Natal Unit –  My friend Jenny is having her 4th child now. When I asked her why she doesn’t want to know the sex beforehand she said she didn’t trust sonograms. This is because with her first child, they told her it was a boy when it was a girl. With her second child they told her she was going to have twins, and she didn’t. With her third they couldn’t find the baby for a really long time, and starting telling her maybe she wasn’t really pregnant. Let me add that Jenny is an average healthy woman, so the problem isn’t with her womb. Saskia, a doctor who was volunteering there, came back from her first day a bit in shock. She described the process as being something out of the 60’s. For example, for every vaginal birth, an episotomy is routine. I don’t have the time or desire to open up that controversy, but you can go right on ahead and google what that is and why that it’s so alarming… but not in front of little kids. My friend Karen was present at a C-section as a translator. Instead of having a barrier separating the incision from the rest of the mother, they just tied her hands to the bed so she wouldn’t put them into the incision during the procedure. Doesn’t that sound like a magical moment?


If you are in the area and need a hospital, it’s in the village of Manglaralto. Take a cab straight there, or take the bus, say ‘Hospital Manglaralto’, they’ll tell you where to get off. The ER is around the left side. The lab results are the first window to the right, the medical records is the second window. Unless you are going to the ER, you need to pick up your own chart at that window before doing anything. If in doubt, just grab someone in scrubs, look confused, and someone will help you.

Clínicas y Dispensarios:


There are two around these parts and they are fantastic. They have kids programs where once a month, children signed up are brought in and checked for proper weight gain (child malnutrition is a problem around here), given preventative care, and all the correct vaccines for free. They have a nice organized lab, (not like the scary one at the hospital), well stocked pharmacy, and specialists that come in from the big cities once a week. They are clean, relatively modern, and people wait their turn. If you want a real consult in the privacy of an examining room this is the way to go.


The doctors do not speak English. Luckily for us, medical words in both languages are mostly based in the Latin, so the Spanish and English are pretty similar. Still, this can be difficult and not what you want to be dealing with when you’re sick. Also you have to pay. A consult is between $3 and $5… I’m sorry did I put that in the “Cons”? I meant to put that in the “Pros”.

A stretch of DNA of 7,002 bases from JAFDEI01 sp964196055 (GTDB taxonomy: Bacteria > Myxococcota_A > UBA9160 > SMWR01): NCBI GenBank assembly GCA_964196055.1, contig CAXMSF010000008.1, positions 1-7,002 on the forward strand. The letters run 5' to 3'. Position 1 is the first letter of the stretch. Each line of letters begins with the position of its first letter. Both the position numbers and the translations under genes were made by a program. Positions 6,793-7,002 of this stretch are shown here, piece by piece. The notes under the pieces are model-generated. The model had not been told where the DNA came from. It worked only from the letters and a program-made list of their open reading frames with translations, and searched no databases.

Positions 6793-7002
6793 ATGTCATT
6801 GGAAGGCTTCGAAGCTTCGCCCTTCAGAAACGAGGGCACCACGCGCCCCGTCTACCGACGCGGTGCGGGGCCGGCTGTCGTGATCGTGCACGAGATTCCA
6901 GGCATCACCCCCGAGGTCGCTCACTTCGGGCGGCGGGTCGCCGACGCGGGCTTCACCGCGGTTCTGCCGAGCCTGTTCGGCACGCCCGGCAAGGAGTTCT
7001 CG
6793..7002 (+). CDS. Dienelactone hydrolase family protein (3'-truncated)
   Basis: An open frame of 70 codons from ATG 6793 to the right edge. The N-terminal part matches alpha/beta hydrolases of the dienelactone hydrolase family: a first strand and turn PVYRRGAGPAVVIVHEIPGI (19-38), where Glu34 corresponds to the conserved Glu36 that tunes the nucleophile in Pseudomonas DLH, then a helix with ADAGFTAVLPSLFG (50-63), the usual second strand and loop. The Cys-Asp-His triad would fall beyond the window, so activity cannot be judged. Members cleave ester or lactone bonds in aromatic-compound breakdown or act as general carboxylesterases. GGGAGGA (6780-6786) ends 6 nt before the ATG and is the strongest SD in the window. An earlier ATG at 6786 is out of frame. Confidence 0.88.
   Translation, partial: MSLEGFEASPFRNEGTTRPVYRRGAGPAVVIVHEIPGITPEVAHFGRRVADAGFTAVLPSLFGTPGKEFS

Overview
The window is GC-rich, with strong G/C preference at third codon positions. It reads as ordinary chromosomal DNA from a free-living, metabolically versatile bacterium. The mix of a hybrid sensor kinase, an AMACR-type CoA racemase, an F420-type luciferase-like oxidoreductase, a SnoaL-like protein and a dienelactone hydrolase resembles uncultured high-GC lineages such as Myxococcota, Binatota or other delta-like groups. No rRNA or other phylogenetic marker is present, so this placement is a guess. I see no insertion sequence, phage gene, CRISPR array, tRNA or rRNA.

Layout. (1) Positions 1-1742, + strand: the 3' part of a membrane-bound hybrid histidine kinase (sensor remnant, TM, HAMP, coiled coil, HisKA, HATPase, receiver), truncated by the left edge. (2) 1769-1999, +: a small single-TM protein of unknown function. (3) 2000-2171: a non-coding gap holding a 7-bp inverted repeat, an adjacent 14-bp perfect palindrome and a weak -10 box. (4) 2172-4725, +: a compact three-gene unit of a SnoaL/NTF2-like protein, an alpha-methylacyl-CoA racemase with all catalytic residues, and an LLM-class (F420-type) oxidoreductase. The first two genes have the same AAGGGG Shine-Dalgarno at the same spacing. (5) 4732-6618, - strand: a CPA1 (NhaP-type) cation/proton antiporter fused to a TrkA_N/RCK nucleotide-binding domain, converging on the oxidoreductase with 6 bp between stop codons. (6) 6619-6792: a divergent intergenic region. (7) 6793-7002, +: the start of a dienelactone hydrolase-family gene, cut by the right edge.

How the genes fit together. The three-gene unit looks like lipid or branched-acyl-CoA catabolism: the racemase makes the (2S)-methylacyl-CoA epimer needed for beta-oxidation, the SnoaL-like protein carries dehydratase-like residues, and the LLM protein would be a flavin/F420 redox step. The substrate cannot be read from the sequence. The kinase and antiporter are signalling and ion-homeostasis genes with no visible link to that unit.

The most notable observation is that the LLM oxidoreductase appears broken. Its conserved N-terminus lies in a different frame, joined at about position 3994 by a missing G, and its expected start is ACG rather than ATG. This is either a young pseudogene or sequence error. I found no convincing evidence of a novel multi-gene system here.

There is a clinic called Santa Maria del Fiat in Dos Mangas. It is run by a bunch of nuns and a dude from Sweden. Behind the clinic is the church and the building where the nuns live, so it has a cool old timey atmosphere. It’s off the beaten track a bit so take a cab and ask for the “Finka Clinica”. (I have no idea why it’s nickname is the Finka, since that means farm, but whatever.) Ask for help at the first window you see when you walk in. Though the doctors only speak Spanish, the girls who work in office are usually volunteers from Germany or Sweden, so they will probably be able to speak English. Be aware, over the last few months they have been cutting back their services more and more, so they might not be around much longer.

The other clinic is in San Pedro and is called Dispensario Futuro Valdivia. It is run by a super sweet German and Swedish couple and is modern and very well-organized. It’s also a Catholic run place but they have a newly renovated building, more professionals working there, and have a much better stocked pharmacy. They have most of the services you would need. Only the director, the German woman, can speak English though, so don’t forget to bring your dictionary.

Hospitales Privados


Totally modern. Can do any procedure that you would find in a hospital in the US.


It’s priced like the States as well. God save you if you don’t have health insurance. Ok, I’m being a little unfair, it is cheaper than the States. I’ve heard Guayaquil is the place to go if you want fake tits or cosmetic dentistry. It’s high quality work at a much cheaper price. So, if you want your face, boobs, or ass lifted, come on by, other wise steer clear.


I know there are nice hospitals in Guayaquil, La Libertad, and Manta. Other than that, I have no clue or interest. You’re on your own.


3 thoughts on “Advice for the Extranjero in Ecuador: Health Care

  1. No sé por qué cuando un extranjero no latinoamericano viene a Ecuador o a Latinoamérica le pasan todas las cosas que enlistaste al inicio. Nací en Ecuador y he vivido aquí por 25 años y lo único que me ha pasado es “Sliced hand from washing dishes”, una vez y por descuidada… En la vida no he conocido a nadie que le haya pasado todo eso, jaja. Está casi erradicada la malaria, claro a menos que te vayas a lo profundo de la selva y tomes agua del suelo, me imagino que algo así, jaja.